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The apology video was to be played before he hit the stage at Lollapalooza. However, DaBaby missed the deadline to submit the video to Lollapalooza organizers for their approval.

He was dropped from the lineup and his slot was given to another rapper with feminine tendencies, Young Thug.

DaBaby has since lost lucrative gigs at other music festivals including Governors Ball, Parklife, Day N Vegas, ACL Fest, and the iHeartRadio Music Festival.

To control the significant damage to his rap career, DaBaby's publicist wrote a heartfelt apology to the LGBT+ community and shared it on the rapper's Instagram.

But the third party apology was too little, too late.
 

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DaBaby refuses to apologize for a 4th time for his anti-HIV, homophobic rant at Rolling Loud festival last week.

The 29-year-old rapper paused his set at Rolling Loud in Miami, saying:

"If you didn't show up today with HIV, AIDS, or any of them deadly sexually transmitted diseases, that'll make you die in two to three weeks, then put your cellphone lighter up.

"Ladies, if your p**sy smell like water, put your cellphone lighter up. Fellas, if you ain't sucking d**k in the parking lot, put your cellphone lighter up."

DaBaby's second and third apologies were met with more outrage since he clearly was not remorseful.

He dug in his heels as A-list celebrities such as Elton John and Madonna dragged him.

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Then he was dropped from the upcoming Governors Ball and Lollapalooza.

As the intense outrage and fallout continued, DaBaby's publicist issued a formal apology on Monday for "hurtful" and "triggering" comments.

The lengthy apology included soothing, damage control language such as:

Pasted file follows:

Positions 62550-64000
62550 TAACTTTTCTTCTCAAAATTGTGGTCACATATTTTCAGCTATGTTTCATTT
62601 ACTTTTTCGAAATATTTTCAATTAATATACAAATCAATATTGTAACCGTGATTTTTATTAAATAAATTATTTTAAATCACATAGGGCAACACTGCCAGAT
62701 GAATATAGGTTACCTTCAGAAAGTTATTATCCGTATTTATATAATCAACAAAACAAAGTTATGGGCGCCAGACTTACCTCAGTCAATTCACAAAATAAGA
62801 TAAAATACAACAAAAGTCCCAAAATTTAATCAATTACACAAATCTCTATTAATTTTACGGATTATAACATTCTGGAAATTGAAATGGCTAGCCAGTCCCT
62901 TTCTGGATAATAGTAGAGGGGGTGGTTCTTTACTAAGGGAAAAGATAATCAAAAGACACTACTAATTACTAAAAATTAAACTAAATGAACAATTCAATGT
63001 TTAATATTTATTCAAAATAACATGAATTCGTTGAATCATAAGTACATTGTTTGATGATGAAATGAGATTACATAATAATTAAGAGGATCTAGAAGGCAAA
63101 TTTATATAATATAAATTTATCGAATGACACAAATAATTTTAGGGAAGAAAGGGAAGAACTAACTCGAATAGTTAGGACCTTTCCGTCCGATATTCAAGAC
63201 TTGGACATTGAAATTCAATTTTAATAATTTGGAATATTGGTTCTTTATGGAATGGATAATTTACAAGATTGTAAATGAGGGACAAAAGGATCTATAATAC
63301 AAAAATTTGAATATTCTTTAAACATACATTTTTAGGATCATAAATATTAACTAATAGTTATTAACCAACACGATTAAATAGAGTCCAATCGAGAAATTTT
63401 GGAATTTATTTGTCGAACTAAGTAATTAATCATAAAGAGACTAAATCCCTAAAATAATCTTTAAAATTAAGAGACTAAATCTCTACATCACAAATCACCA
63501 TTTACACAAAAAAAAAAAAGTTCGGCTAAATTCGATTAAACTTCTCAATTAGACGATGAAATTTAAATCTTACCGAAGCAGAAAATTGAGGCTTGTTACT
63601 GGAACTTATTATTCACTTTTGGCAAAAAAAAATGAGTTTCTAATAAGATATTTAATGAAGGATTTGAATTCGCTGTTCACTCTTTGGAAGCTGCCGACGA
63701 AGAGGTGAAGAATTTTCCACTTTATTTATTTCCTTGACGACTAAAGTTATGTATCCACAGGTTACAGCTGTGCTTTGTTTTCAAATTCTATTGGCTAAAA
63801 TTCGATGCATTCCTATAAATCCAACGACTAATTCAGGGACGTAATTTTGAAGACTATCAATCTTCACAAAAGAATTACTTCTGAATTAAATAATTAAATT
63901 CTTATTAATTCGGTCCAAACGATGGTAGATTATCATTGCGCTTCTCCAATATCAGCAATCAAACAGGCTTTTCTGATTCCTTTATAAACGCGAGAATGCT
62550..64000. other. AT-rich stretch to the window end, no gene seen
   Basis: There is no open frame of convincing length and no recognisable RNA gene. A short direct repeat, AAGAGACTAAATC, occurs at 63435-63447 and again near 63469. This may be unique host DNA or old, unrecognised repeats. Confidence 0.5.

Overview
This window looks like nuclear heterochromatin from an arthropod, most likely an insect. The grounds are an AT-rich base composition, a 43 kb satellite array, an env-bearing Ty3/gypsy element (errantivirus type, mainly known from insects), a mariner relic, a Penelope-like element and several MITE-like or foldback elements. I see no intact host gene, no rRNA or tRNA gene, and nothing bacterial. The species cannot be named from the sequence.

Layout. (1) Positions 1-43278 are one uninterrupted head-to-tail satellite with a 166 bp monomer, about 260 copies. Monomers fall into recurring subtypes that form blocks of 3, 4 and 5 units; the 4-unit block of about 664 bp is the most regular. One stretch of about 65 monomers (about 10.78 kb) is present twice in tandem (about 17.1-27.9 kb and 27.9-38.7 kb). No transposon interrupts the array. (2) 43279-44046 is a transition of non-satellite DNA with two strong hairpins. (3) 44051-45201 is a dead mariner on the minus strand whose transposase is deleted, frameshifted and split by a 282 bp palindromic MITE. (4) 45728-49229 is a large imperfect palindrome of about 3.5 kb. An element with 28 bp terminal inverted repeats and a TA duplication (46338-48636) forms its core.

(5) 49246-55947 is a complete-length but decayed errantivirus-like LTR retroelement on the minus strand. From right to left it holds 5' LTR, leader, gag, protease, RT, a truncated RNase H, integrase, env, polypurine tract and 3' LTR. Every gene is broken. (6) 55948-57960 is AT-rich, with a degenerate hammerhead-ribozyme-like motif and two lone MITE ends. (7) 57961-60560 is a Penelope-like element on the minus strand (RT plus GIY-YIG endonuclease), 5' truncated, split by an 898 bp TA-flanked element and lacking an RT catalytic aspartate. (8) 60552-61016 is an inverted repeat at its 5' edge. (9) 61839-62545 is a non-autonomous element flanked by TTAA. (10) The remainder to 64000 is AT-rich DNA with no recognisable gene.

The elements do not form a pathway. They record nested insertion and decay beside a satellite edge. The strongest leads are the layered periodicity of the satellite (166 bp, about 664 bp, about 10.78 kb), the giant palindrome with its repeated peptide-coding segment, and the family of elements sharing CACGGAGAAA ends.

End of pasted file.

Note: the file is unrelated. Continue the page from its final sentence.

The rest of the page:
"Social media moves so fast that people want to demolish you before you even have the opportunity to grow, educate and learn from your mistakes. As a man who has had to make his own way from very difficult circumstances, having people I know publicly working against me — knowing that what I needed was education on these topics and guidance — has been challenging."

However, the publicist's apology only made the rapper's critics declare that his publicist's apology is not accepted.

The comments were turned off on the Instagram post, but critics weighed in on Twitter.com.

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Kate Winslet opened up about "well known" celebrities who are hiding their LGBT+ status due to "homophobia" in Hollywood.

In a recent interview, the "Titanic" actress spoke about "stigma" in Hollywood that terrifies celebrities.

Winslet, 45, said well-known stars are afraid to come out of the closet because they will lose out on straight roles.

"I cannot tell you the number of young actors I know — some well known, some starting out — who are terrified their sexuality will be revealed and that it will stand in the way of their being cast in straight roles," she said. "Now that's f***ed up."

"I'm telling you," she continued. "A well-known actor has just got an American agent and the agent said, 'I understand you are bisexual. I wouldn't publicist that.' I can think of at least four actors absolutely hiding their sexuality. It's painful. Because they fear being found out. And that's what they say. 'I don't want to be found out.'"

Winslet said the stigma applies more to males than females.

"It's bad news. Hollywood has to drop that dated crap of, 'Can he play straight because, apparently, he's gay?'"

"That should be almost illegal," she said. "You would not believe how widespread it is. And it can't just be distilled to the question about gay actors playing gay parts. Because actors, in some cases, are choosing not to come out for personal reasons. And it's nobody's business. Perhaps privacy. Perhaps conditioning and shame."

The LGBT+ community is particularly sensitive to straight actors playing LGBT+ roles.

"We could have had a conversation about how I feel about playing a lesbian and possibly taking that role from somebody," Winslet said. "But I'm done with not being honest about what my real opinions are, and I know the part was never offered to anybody else. In taking this part I had an opportunity to bring an LGBTQ story into living rooms."